When your Honduran boyfriend knows more about Paris By Night (the longest-running Vietnamese variety show there is) than you do, which hole in the ground do you bury your head in first?
Today, I am inspired to be something and to do something.
I went to the Geffen in Los Angeles yesterday with K to see a street art exhibit. It was the first time I had seen street art displayed in a studio. In some ways, a gallery felt like a foreign setting for street art. At the same time, seeing Shepard Fairey, Banksy, Mr. A, and Os Gemeos in a gallery felt like the art was in the proper place to get the attention and recognition it deserved, where people could look at it thoughtfully and see it differently.
This morning, I woke up and finished watching Exit Through the Gift Shop, of which I had only seen the fifteen minutes until now. Not surprisingly, it lived up to everything I had heard about it and more.
To me, street art feels like one of the freest forms of expression. It’s often anonymous, very visible and accessible, and subject to the viewers’ interpretation. Street artists like the ones featured in the documentary simply enjoy the act of creating, without any ulterior motives. It’s almost as if the fame and fortune that followed were convenient side effects to the quintessential purpose of street art. I’d be lying if I said I didn’t totally dig that.
Morgan Spurlock was on NPR promoting his new documentary The Greatest Movie Ever Sold, in which he proposes that all the space that your eyes can see are exploited for advertisement or some kind of marketing scheme. Whether it’s a car bumper sticker to a billboard to a design to a bus stop to a grocery bag. You can’t go anywhere (except to sleep, or perhaps Sao Paolo in Brazail) to escape it.
So, in a world saturated with so many schemes to grab our attention to influence us to buy things, street art is a welcome buffer to enriching our experience in this crazy place. Instead of serving an obvious purpose, street art encourages us to search for purpose. And meaning. Or perhaps decide that there is no purpose or meaning to anything, really! Whatever it is truly meant for, street art provokes thought and catches your attention and hopefully inspires you to say something yourself.
Finally put up these lanterns today. I was in the perfect mood to add more color to my room.
My newly founded love for baseball is all Felipe’s fault. After watching all 9 innings of Ken Burns’ documentary, I converted.
We saw the Angels play the Red Sox at Angel Stadium. (The Red Sox beat the Angels 4-2.) Growing up in Anaheim, my family always drove past the edifice but never bothered to venture anywhere past the traffic pouring in and out of it. Being inside is completely different from being inside the Nationals Park in D.C. or Camden Yards in Baltimore, MD. For starters, the Angels are owned by Disney, so every time the Angels hit a home run, it’s accompanied by a fireworks display. I’m not kidding you. I once read that Disney’s Fantasmic costs about $3,000 a night to put on for all its water effects, lighting, and pyrotechnics. Imagine how much capital also pours into each home run at Angel Stadium. (Pun intended.) Regardless, we had a good time doing this 80% of the time we were there.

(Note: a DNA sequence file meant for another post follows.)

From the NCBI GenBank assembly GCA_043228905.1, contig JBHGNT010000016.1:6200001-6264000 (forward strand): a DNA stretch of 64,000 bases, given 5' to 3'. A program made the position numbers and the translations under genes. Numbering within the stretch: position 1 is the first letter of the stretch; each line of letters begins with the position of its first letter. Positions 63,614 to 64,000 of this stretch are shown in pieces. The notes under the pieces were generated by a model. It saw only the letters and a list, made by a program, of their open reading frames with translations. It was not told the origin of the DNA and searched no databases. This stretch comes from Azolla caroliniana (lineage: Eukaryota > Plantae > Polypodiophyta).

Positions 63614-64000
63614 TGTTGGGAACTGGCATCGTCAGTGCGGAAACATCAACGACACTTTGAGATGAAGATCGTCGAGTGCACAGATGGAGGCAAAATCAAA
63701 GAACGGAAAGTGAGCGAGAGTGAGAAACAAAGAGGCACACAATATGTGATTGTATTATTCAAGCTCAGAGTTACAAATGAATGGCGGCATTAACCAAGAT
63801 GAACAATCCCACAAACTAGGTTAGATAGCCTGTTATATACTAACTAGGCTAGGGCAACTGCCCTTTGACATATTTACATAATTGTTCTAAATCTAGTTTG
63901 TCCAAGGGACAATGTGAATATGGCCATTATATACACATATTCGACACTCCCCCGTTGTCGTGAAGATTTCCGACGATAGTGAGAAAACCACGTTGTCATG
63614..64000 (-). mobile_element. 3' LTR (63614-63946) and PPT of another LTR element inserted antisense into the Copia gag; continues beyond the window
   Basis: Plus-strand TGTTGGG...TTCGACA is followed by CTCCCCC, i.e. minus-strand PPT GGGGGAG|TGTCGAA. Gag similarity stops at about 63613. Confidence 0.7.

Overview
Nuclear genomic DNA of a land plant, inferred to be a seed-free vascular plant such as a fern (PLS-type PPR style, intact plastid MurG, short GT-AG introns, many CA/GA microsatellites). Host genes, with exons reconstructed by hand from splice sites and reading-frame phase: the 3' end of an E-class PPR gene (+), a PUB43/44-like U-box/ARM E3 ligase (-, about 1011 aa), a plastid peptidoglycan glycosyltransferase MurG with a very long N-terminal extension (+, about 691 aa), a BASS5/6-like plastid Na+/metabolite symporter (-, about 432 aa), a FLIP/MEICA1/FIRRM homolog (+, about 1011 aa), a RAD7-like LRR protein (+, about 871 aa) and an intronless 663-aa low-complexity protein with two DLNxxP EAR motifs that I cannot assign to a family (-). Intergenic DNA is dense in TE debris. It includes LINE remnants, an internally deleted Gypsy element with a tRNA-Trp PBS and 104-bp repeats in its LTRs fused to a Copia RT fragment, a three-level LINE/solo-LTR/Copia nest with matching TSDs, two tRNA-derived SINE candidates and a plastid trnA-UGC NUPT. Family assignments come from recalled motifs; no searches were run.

Took Mom out to celebrate the first weekend after tax season today. We went to see a movie and spent some quality time together. She also made it out to a show that we did last Friday night and stole the microphone for a bit to tell everyone how happy she was that people were there supporting our music!
Our first local tour recently wrapped up, and I’m already having withdrawals. I did some reflecting about it today, and I thought of all the people we’ve met along the way. Ten shows, ten different locations. This tour helped me get re-settled on the west coast. I feel like I’m home again now. I can’t wait to do it again.
Quality time is something I take very seriously, and I am practicing being present for friends, family, and loved ones. The ability to multi-task is a blessing and a curse. My attention is often divided when it shouldn’t be, purely out of habit. And so I slip into quieter moments of reading, studying, writing to practice focusing my attention on one thing at a time. I’m trying harder to engage in real conversations, not just “how do you do’s” that abandon genuine interest.
Helped J’s little sister build her mission project yesterday. She and her fellow 4th graders have to recreate one of California’s missions in miniature form. White pant and wood glue in my fingernails. We never got this assignment in 4th grade, so I lived out the assignment that I never had the chance to procrastinate when I was younger. Also brought J an Easter basket of candy, hoping to lift his spirits. He’s getting better slowly but surely. N and her brother E stopped by for a visit and a very long round of UNO! (I lost.)